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May 3, 2017

Before Hillary Clinton, There Was Victoria Woodhull: The Strange Tale of the First Woman To Run For U.S President in 1872

In the 19th century, Victoria Claflin Woodhull was many things: a clairvoyant, a businesswoman, an advocate for women's rights and sexual freedom, and a magnet for media attention and scandal. But she is best known as the first woman to run for president. Her 1872 campaign came at a time when most women did not even have the right to vote.

Early Life and the First Marriage

Born in 1838 to an impoverished Ohio family, Victoria Claflin was a precocious child who claimed she had supernatural abilities. Her parents eagerly exploited her. She travelled with her siblings as part of a medicine show in which her faith-healing and fortune-telling skills and spiritualist powers were honed and marketed. At 14, she married Dr. Canning Woodhull, a notorious drunk and womanizer who was 12 years her senior. The unhappy union, which produced two children, lasted until 1864. She kept the Woodhull name.

Cabinet card of Woodhull by Mathew Brady, between 1866 and 1873.


The First Female Brokers on Wall Street

Accompanied by her younger sister, Tennie, Woodhull relocated to New York, where the two young women befriended the septuagenarian railway baron, Cornelius Vanderbilt. Depressed after the death of his wife, as well as losing millions of dollars to stock speculators, he was taken by them, especially 23-year-old Tennie, who offered him physical and spiritual comfort. He is rumored to have been her sister Tennie's lover, and to have seriously considered marrying her. By 1870, he had helped them to establish the first female brokerage house in New York and then supported their newspaper venture.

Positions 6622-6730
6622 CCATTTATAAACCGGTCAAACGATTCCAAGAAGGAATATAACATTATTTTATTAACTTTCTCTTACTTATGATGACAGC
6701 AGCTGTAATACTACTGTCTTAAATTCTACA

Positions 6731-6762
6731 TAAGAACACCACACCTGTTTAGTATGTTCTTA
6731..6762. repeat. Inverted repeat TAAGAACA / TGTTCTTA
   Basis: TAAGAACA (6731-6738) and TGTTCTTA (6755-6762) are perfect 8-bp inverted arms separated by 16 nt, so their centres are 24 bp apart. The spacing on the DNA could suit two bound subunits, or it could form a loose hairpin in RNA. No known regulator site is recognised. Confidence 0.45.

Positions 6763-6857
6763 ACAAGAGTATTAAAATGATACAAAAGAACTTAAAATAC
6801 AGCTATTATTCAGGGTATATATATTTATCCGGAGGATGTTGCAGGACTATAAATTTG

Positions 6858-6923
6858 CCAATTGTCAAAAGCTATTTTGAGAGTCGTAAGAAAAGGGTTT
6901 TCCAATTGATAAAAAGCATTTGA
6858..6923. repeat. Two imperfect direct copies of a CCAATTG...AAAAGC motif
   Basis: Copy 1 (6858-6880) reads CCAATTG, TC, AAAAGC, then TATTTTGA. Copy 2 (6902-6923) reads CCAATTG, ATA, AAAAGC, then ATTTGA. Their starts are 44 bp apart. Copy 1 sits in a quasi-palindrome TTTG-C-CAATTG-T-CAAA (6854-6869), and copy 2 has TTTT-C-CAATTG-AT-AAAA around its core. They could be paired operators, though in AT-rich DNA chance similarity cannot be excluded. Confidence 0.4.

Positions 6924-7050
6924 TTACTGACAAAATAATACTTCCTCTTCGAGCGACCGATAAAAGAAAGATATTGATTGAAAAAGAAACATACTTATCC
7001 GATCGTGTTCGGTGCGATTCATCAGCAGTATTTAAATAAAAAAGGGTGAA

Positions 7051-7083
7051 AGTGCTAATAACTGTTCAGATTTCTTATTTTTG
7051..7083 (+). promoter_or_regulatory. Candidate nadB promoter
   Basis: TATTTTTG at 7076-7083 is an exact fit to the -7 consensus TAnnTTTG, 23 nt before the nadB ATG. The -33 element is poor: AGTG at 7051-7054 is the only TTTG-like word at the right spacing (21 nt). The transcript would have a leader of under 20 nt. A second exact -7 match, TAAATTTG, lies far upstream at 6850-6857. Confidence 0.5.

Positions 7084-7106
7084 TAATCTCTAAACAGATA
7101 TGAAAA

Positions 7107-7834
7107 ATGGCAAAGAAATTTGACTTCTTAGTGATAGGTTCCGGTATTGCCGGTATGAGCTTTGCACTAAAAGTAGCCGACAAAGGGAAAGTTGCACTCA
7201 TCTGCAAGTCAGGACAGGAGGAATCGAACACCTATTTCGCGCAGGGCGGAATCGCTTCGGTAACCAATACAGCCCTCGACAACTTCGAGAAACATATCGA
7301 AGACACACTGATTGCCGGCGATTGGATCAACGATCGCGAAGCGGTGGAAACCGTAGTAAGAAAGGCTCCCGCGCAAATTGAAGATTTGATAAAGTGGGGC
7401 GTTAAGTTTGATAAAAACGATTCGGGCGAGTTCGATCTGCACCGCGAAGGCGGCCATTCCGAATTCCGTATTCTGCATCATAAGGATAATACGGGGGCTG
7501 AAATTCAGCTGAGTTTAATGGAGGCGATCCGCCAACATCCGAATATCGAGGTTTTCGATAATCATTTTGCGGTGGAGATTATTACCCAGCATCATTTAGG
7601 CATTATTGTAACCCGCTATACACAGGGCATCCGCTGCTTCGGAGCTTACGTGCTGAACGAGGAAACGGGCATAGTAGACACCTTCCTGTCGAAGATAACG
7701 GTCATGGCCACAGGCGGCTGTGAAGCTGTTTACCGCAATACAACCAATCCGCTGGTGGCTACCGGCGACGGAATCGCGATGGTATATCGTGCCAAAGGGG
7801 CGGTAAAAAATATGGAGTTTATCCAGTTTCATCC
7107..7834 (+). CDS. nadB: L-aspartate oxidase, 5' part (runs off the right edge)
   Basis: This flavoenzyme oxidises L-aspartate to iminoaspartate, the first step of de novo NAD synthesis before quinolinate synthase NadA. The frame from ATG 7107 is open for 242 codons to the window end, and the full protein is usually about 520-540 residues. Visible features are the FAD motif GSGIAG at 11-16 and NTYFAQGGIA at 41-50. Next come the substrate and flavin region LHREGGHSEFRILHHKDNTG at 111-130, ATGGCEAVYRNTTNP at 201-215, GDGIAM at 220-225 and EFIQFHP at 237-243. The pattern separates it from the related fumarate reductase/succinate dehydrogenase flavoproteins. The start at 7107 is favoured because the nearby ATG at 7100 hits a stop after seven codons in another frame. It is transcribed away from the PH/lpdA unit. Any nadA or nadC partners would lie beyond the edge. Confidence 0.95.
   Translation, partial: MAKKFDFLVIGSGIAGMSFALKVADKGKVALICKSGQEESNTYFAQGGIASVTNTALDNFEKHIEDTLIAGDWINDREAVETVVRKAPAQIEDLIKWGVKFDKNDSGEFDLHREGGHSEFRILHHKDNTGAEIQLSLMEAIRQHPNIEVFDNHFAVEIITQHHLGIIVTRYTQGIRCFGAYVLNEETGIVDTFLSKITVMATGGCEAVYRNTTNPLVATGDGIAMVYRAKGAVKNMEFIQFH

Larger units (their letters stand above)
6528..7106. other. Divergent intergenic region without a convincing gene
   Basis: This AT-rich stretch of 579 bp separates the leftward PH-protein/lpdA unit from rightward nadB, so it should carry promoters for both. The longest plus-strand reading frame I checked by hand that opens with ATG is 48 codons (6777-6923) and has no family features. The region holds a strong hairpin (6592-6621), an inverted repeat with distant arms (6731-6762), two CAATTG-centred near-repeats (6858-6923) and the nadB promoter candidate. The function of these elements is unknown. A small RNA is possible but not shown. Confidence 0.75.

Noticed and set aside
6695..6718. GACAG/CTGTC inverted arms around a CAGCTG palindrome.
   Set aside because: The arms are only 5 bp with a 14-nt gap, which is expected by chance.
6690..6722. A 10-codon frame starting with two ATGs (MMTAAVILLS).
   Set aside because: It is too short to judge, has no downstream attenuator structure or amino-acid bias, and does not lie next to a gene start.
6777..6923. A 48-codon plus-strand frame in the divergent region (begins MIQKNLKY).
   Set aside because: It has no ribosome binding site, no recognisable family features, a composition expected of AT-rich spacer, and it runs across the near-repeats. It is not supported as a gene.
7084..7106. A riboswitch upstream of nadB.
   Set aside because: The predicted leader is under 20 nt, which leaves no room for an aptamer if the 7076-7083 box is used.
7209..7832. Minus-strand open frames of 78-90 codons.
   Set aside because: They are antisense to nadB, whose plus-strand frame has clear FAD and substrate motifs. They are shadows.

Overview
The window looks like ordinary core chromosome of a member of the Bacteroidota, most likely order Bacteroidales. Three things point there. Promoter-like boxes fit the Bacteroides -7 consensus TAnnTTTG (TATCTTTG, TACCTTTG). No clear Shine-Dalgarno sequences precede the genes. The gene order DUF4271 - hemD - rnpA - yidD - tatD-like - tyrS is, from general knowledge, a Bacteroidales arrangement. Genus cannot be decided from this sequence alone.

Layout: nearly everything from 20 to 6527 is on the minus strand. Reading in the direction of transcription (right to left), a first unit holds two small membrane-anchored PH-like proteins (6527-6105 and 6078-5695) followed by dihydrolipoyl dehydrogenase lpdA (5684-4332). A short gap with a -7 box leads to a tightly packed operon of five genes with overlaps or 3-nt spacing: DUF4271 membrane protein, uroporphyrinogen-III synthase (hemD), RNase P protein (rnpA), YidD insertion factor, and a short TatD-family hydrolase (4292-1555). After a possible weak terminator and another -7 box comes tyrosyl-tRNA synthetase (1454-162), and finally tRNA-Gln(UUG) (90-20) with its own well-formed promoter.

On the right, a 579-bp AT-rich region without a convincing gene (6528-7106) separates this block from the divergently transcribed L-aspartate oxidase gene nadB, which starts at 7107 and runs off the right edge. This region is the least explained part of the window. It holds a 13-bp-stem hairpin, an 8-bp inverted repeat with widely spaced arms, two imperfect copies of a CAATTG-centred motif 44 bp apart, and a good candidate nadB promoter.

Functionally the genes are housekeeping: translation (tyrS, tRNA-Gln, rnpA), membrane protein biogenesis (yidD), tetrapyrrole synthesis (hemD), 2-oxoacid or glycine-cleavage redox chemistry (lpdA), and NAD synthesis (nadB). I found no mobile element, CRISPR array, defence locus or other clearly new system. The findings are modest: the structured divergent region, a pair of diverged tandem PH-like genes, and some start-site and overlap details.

Victoria Woodhull, ca. 1860s.


Free Love

Woodhull was a provocative personality. She was a feminist, supporter of the suffrage movement and labour rights and a proponent of "free love." She often spoke about sex on the lecture circuit, saying, among other things, that women should have the right to escape bad marriages and control their own bodies. Even more shocking to Victorian sensibilities, she espoused free love. “I want the love of you all, promiscuously,” she once declared. “It makes no difference who or what you are, old or young, black or white, pagan, Jew, or Christian, I want to love you all and be loved by you all, and I mean to have your love.” Woodhull practiced what she preached, at one point living with her ex-husband, her husband and her lover in the same apartment. Yet she also knew when to hold back her amorous affections. “Let women issue a declaration of independence sexually, and absolutely refuse to cohabit with men until they are acknowledged as equals in everything, and the victory would be won in a single week,” she wrote.